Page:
Around 3,000 police officers have carried out raids across Germany to stop an alleged plot by a far-right terrorist group to overthrow the government.
Federal prosecutors said 25 suspected members and supporters of the Reichsburger group – the so-called Reich Citizens movement – were detained during the raids in 11 of the country’s 16 states early on Wednesday.
Twenty-two German citizens were detained on suspicion of “membership in a terrorist organisation”, and three others, including a Russian citizen, are suspected of supporting the group.
The Reichsburger movement brings together several far-right groups whose aim is to get rid of the current government and replace it with their own.
According to the authorities members of the group have been preparing to “carry out actions based on their ideology” since November 2021.
Armed police are reported to have stormed up to 100 properties across Baden-Wuerttemberg, Bavaria, Berlin, Hesse, Lower Saxony, and Thuringia, as well as in the Austrian town of Kitzbuehel and the Italian city of Perugia.
A 71-year-old, who goes by the name Prince Heinrich XIII, is believed to be central to the group’s activities and was among those arrested.
Prosecutors said the group planned to install him as Germany’s new leader, and he had contacted Russian officials with the aim of negotiating a new order in the country.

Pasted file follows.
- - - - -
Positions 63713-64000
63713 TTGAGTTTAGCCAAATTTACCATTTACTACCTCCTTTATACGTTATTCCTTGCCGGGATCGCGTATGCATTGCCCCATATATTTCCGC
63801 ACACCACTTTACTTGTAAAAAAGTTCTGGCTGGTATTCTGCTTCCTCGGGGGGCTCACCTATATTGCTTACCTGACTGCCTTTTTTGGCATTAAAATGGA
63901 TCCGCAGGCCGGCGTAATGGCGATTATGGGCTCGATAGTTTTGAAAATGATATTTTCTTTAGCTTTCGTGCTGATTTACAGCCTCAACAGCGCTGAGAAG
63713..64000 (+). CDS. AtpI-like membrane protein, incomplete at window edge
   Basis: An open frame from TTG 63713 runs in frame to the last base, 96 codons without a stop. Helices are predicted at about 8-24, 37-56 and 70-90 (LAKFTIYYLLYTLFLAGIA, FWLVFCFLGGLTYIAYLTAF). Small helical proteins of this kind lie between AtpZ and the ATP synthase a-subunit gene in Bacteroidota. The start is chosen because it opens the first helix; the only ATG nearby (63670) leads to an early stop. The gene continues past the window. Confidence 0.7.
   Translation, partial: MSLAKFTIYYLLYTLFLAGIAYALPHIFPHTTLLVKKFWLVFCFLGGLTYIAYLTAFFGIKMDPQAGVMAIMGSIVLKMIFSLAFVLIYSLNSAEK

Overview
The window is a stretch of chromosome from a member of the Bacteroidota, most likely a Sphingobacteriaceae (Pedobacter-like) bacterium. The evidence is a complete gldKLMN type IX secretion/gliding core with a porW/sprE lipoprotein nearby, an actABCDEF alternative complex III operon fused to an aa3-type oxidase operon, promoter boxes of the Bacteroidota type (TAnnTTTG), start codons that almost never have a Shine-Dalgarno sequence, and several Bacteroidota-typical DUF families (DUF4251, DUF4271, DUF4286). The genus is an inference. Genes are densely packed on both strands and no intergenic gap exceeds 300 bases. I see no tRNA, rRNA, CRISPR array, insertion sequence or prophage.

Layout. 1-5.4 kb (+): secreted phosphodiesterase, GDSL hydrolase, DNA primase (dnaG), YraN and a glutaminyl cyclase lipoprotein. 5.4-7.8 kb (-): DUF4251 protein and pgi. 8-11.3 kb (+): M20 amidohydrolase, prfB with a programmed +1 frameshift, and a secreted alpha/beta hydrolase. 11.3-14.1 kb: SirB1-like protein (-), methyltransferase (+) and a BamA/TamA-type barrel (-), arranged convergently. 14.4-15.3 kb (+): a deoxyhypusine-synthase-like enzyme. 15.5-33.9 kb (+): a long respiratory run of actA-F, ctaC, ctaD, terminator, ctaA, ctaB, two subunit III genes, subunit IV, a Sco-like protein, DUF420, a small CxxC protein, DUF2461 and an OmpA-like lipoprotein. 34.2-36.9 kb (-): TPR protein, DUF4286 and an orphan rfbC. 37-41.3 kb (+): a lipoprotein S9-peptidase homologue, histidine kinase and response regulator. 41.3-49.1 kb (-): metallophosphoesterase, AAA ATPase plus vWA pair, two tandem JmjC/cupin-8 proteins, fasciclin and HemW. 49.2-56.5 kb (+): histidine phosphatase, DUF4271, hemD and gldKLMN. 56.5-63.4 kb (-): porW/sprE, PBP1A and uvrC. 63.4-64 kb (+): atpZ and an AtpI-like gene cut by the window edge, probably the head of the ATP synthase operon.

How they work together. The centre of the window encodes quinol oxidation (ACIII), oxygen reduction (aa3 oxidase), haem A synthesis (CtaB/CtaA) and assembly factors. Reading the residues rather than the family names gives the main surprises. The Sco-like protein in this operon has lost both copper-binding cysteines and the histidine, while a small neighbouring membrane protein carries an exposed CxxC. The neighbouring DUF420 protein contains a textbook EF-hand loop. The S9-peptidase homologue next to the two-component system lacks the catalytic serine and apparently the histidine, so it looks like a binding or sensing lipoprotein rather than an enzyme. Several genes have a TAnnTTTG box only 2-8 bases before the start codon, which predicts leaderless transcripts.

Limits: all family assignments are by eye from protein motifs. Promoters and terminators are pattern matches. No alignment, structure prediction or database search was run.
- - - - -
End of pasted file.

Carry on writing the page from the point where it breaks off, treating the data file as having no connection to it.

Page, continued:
He was allegedly assisted in this by a Russian woman, Vitalia B.
“According to current investigations there is no indication however that the persons contacted responded positively to his request,” prosecutors said.
Der Spiegel reported that the barracks of Germany’s special forces unit the KSK in the southwestern town of Calw was one of the locations raided.
It has in the past been scrutinised over alleged far-right involvement by some soldiers.
A female judge – identified by prosecutors as Birgit M-W – was also detained during the raids. She is said to have links with the far-right Alternative for Germany party.
Known by its German acronym AfD, the party has increasingly come under scrutiny by German security services due to its ties with extremists.